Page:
Killer Drought: Dry as a bone
"The drought experienced in the country in the past few months has ravaged the world’s oldest protected estuary, the iSimangaliso Wetland Park."
The drought experienced in the country in the past few months has ravaged the world’s oldest protected estuary, the iSimangaliso Wetland Park.
The park has had its lowest recorded rainfall in 65 years, worse even than the previous droughts in 2002 and 2009.
The park, in conjunction with government conservation initiative Ezemvelo KZN Wildlife, has implemented a number of interventions, such as relocating game, drilling new boreholes and upgrading existing ones for staff, visitors and wildlife.
There is also the active pumping of water to water holes to supply animals with drinking water.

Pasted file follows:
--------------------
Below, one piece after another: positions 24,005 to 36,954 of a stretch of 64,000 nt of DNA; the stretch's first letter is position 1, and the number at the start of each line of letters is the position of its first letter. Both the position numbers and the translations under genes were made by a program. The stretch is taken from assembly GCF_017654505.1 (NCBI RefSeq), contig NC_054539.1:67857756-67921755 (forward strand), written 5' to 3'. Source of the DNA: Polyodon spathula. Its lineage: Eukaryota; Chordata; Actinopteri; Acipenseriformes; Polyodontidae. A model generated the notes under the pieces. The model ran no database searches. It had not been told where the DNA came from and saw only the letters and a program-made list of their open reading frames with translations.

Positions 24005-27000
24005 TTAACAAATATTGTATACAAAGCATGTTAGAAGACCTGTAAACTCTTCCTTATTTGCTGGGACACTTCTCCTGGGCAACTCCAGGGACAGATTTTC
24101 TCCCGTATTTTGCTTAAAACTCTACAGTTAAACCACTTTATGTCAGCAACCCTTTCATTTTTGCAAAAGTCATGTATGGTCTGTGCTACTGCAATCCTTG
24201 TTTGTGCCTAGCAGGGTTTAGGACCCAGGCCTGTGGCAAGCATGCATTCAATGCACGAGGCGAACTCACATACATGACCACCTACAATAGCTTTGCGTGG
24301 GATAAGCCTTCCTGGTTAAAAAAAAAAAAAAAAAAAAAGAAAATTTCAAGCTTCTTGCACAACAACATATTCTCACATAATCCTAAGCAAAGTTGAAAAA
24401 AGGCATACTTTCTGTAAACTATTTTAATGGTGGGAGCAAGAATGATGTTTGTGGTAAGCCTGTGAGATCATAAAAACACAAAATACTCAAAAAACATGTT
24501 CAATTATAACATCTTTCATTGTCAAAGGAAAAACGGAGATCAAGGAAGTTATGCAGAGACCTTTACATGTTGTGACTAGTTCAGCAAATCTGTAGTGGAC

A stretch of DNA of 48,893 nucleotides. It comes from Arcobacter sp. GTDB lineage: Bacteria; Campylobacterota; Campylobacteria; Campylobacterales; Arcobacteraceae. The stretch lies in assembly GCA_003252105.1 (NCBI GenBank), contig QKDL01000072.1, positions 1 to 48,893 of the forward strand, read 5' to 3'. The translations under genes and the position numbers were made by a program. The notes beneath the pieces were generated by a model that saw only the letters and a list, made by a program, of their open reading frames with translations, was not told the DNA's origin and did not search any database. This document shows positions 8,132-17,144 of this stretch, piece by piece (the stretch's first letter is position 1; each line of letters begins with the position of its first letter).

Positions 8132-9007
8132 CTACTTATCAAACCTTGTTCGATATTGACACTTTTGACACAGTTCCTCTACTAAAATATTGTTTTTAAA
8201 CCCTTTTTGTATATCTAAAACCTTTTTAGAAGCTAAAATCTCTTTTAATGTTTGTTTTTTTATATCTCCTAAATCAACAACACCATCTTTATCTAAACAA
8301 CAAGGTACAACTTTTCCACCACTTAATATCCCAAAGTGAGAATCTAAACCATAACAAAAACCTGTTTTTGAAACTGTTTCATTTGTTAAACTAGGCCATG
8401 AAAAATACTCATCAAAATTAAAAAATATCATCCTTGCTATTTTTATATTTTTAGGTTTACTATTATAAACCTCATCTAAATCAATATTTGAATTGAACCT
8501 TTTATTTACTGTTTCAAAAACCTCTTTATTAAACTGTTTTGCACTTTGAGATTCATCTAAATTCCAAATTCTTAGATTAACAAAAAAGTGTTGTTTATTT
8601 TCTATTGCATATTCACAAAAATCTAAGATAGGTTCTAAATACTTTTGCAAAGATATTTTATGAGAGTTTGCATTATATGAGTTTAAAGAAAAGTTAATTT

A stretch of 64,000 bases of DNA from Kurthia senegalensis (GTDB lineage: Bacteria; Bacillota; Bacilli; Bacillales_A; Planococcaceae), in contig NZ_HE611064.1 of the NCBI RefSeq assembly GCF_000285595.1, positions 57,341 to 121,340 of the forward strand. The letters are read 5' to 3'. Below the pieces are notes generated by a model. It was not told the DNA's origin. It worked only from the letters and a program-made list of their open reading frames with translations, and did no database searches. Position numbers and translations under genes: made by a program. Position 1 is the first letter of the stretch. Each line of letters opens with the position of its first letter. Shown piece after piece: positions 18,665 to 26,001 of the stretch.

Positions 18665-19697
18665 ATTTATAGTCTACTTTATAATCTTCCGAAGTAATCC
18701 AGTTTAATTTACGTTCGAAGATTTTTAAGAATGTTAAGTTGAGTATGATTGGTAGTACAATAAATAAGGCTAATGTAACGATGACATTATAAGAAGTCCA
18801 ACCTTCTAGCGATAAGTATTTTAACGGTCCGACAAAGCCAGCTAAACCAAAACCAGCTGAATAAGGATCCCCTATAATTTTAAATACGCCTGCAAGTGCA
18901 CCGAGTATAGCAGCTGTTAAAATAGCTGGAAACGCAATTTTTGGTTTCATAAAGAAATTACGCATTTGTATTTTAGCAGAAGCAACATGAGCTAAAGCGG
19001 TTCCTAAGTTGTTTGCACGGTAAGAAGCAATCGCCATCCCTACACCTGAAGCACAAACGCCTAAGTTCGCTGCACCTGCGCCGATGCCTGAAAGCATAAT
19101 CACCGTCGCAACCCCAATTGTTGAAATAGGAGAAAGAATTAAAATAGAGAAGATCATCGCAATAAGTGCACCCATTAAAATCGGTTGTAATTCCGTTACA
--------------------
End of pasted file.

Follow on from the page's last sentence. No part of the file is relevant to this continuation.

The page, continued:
Only 30% of the lake’s surface area currently has water.
iSimangaliso is spending R10 million to cut off the Umfolozi River from the ocean by moving about 100 000m³ of sand so that it can fill the St Lucia estuary, a World Heritage site.
Andrew Zaloumis, the CEO of iSimangaliso, says fresh water from the Umfolozi River is more critical in times of drought.
The restoration of the Umfolozi’s natural course will be done later, as it is important for the hydrological functioning of Lake St Lucia.
“Without this balance, Lake St Lucia will not recover,” he says.
At war with the shifting landscape. A dry portion of the iSimangaliso Wetland Park in St Lucia will be filled with water from the Umfolozi River when soil is moved, at a cost of R10 million, to divert the course of the river.
A female nyala gets ready to drink water that has been pumped into the park because of the harrowing effects of drought.
A hippo drinks from a pan that has been revitalised by the park.
Giraffes bend low to sip the water that lies between life and death.
The dried up estuary iSimangaliso Wetland Park in St Lucia